PHILADELPHIA, PA, December 3, 2003—Hartford, Connecticut native Peter J. Hotez, MD, PhD, FAAP claimed the 2003 Bailey K. Ashford Medal here today at the centenary meeting of the American Society of Tropical Medicine and Hygiene. Hotez is chairman of Microbiology and Tropical Medicine, The George Washington University, and senior fellow of the Albert Sabin Vaccine Institute, headquartered in New Canaan, Connecticut.
Hotez is the principal investigator on a Human Hookworm Vaccine Initiative funded by the Sabin Institute and the Bill & Melinda Gates Foundation to develop a vaccine for hookworm-induced malnutrition and anemia. An anti-hookworm vaccine would be an important technological advance for use in rural developing economies where traditional methods have previously failed. The vaccine would also decrease reliance on continuous use of drugs that only temporarily deal with the condition and it would thereby reduce the likelihood of emerging drug resistance.
The award was presented to Hotez by Sabin Institute founding president Maj. Gen. Philip K. Russell, MD (USA Ret.), who is currently special advisor on vaccine production and development for the U.S. Department of Health and Human Services Office of Public Health Preparedness. Sabin Institute chairman H.R. Shepherd, DSc, said, “The dedication and humanism of vaccine researchers cannot be overestimated, and Peter Hotez exemplifies this dedication to an extraordinary degree. He is as deserving of this special recognition as any of the great investigators of our time or any time.”
Celebrating its centennial, the American Society for Tropical Medicine and Hygiene continues its meeting through Dec. 7 in Philadelphia, PA. The meeting includes more than 500 symposia, lectures and scientific presentations, with 2,000 researchers and physicians specializing in tropical medicine and parasitology in attendance.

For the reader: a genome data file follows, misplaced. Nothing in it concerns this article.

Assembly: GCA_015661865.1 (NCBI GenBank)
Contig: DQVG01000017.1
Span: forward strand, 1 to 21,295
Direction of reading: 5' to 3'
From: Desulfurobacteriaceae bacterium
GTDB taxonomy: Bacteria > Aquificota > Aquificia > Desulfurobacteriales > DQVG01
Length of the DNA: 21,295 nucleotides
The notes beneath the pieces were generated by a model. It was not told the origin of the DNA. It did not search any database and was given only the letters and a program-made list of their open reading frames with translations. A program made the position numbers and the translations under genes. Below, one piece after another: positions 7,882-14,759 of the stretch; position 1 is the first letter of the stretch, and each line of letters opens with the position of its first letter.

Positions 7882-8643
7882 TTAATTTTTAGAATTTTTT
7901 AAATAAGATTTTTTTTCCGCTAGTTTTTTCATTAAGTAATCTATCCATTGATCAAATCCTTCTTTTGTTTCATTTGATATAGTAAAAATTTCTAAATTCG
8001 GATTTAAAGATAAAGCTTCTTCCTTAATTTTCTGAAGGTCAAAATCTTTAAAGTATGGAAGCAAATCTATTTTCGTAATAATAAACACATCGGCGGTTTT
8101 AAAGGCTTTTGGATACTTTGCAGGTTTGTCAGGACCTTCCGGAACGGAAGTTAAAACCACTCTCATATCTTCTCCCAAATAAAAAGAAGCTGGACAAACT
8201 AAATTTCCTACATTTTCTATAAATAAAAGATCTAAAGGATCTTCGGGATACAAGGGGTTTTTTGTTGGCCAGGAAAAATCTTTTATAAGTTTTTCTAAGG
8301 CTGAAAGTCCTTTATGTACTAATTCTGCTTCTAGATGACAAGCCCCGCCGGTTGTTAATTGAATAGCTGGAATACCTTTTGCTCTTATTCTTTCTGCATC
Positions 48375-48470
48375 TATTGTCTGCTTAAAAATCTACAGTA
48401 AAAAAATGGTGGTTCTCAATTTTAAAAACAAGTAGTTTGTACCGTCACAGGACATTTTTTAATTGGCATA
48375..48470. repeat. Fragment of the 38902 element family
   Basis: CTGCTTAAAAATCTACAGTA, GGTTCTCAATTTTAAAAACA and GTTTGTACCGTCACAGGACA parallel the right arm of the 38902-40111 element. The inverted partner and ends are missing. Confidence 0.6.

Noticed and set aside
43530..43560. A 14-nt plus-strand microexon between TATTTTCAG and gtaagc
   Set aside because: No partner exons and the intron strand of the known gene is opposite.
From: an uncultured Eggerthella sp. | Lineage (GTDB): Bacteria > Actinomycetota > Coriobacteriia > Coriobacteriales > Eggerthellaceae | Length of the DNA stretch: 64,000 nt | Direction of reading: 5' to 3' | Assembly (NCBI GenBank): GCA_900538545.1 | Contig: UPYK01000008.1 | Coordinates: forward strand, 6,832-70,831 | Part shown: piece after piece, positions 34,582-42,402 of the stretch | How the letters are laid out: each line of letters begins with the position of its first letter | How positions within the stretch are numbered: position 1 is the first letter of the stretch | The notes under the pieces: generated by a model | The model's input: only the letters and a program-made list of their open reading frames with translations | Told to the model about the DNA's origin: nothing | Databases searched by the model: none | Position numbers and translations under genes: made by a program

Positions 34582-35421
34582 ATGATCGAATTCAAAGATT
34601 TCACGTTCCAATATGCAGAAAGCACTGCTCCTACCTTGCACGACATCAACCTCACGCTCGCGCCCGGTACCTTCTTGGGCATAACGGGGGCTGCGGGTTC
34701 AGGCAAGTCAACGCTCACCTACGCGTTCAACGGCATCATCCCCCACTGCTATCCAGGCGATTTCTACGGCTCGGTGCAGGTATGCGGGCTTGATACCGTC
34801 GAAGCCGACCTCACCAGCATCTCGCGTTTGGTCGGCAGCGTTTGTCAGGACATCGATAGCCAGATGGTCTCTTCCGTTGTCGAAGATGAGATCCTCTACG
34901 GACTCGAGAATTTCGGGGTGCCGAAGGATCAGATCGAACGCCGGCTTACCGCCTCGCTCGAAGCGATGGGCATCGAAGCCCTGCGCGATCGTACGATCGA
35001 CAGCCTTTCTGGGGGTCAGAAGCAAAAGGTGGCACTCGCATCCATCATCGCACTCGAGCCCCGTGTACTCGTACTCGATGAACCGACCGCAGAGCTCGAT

First given in 1941 as a triennial award for mid-career scientists, the Ashford Medal is given for distinguished work in tropical medicine and recognizes the work of individuals who have provided important breakthroughs in the understanding and control of tropical diseases. It is especially fitting that Hotez, a hookworm disease investigator, received the award named for Ashford, who determined the cause of hookworm disease among Puerto Rican farmers in 1899. Until his death in 1934, Ashford was a professor of tropical medicine and mycology at Columbia University in New York.
Hotez’s path to recognition by the tropical medicine community has been achieved over many years of dedicated pursuit. As a child, Hotez was fascinated by the microscopic life below the murky waters of a brook near his home. He was especially impressed by daphnia, one of the most common crustaceans to be found in lakes and ponds. At age 14, Hotez volunteered at the Connecticut State Department of Health, compiling records of parasite incidence in fecal samples.
As an undergraduate at Yale University, he held onto his fascination and was mentored by an international expert in the field of molecular parasitology. While pursuing both his medical and doctorate degree from Rockefeller University, he began studying the parasitic hookworm. There was almost nothing in the scientific literature regarding this parasite, and it was then that Hotez saw his singular opportunity to make a difference in the field of medical molecular parasitology and on humanity.
EDITOR’S NOTE: Hotez photograph is available electronically.
The mission of the Albert B. Sabin Vaccine Institute is to save lives by stimulating development of new vaccines and increasing immunization rates throughout the world. Founded in 1993, the Institute pursues Dr. Albert Sabin’s vision of a world protected from disease by vaccines.